If you are like most people, you live in a world filled with a multitude of various types of relationships. From work, love, family, and social acquaintances, you move in and out of different associations with the individuals that fill your world without even realizing you are doing so. Surprisingly, many of the interactions you have with other people each day are based on feelings, thoughts, and emotions you carry with you from childhood.
When it comes to your personal relationships, some of those preconceptions that you brought with you from childhood can help build the way you create loving connections, form expectations of failure, and create belief systems about the way you feel loved within the relationships. In order to truly understand who you are and what you believe, you must also understand what belief systems you still carry with you from childhood and how those thoughts, feelings, emotions, and expectations have become crucial in shaping who you are today, how you think, and what you expect from others. Since all the daily interactions are established on our early life experiences, it is important to understand what those early impressions were.
You learned how to behave from your parent’s examples. That is, you were socially conditioned to believe in right and wrong, good or bad, and a multitude of other daily little influences that created the you that you are now. From how to wipe your nose, to how to dress, and how to react with others socially, you learned it all at a very young age. During this learning period, you also discovered how to get and give affection, the pain of loss, and how to deal with anger or unhappiness. If your parents were lacking in any of these skills, you had no choice but to model your behavior after them because that is what you were taught.
You are now beginning to realize how deeply ingrained your childhood cognitive development has been in your social conditioning. Some of those attitudes you may have changed during your rebellious teenage years, and still others you could have modified as you adapted to your college life, your first work position, or first intimate relationship. There are, however, many ideas and beliefs you may not realize you have that are the core basis of how you function when confronted with difficult, emotional, or challenging personal paths in life. When some patterns in life repeat themselves in an emotionally painful or dysfunctional way, it may be time to look into your past.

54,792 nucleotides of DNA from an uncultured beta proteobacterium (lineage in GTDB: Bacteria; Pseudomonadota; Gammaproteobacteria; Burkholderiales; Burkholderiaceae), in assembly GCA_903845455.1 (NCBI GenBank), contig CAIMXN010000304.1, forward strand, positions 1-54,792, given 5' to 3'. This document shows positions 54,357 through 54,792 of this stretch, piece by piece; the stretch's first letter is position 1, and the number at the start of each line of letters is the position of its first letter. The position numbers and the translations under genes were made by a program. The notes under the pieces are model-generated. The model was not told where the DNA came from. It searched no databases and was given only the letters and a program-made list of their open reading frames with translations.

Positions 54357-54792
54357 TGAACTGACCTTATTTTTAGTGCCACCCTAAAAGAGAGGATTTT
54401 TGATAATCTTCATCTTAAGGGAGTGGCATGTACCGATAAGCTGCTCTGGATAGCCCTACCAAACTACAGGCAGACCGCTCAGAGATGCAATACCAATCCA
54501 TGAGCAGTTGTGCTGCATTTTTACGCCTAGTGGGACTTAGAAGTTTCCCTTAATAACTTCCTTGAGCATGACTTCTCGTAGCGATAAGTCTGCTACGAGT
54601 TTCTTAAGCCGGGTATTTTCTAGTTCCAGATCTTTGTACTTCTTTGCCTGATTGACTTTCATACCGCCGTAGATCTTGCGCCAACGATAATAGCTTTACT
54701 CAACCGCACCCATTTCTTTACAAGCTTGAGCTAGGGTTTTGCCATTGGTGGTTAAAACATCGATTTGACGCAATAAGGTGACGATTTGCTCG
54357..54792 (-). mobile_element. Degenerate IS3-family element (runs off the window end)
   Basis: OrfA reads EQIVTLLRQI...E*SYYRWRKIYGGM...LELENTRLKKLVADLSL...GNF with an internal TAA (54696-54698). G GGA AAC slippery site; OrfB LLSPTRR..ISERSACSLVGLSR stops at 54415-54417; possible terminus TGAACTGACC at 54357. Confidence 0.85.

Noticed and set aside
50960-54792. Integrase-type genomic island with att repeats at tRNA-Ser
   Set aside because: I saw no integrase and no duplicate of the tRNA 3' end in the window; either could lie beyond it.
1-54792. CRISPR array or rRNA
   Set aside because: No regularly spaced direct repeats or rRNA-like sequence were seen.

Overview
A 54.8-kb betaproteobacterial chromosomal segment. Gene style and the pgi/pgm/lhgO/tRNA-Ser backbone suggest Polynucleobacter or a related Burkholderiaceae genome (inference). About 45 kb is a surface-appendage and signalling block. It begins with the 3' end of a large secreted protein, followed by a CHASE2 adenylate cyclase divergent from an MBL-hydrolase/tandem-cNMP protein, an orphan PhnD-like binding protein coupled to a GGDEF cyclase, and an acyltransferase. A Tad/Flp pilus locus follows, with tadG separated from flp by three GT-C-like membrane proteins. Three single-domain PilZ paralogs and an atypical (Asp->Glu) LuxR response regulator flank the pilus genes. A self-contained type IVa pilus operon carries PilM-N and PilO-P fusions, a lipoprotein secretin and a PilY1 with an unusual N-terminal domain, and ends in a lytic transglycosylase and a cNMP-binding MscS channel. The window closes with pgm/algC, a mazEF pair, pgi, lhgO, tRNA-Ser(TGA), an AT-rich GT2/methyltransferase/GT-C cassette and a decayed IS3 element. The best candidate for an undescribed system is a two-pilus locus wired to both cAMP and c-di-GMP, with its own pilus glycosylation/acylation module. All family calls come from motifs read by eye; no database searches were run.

Transforming problematic behavior or thoughts can be difficult, but the cognitive-behavioral approach to life transformation can address the causes of past pain by looking at undesirable thoughts or emotions and replacing them with those you choose. This allows you to take control of your life and enhances your self-perception, thus permitting you to decide which behaviors, thoughts, and emotions you will continue to bring with you from childhood to influence your current life situations and relationships.
It is not always easy to make changes, and when the changes are behaviors or ideas you have held from childhood, the task can seem daunting. By taking one step at a time and realizing you can be in control, the maladaptive patterns can quickly be replaced by more life enhancing ones. You can decide what to keep and what to get rid of, and when you finally become the one in control, it can be worth all the effort.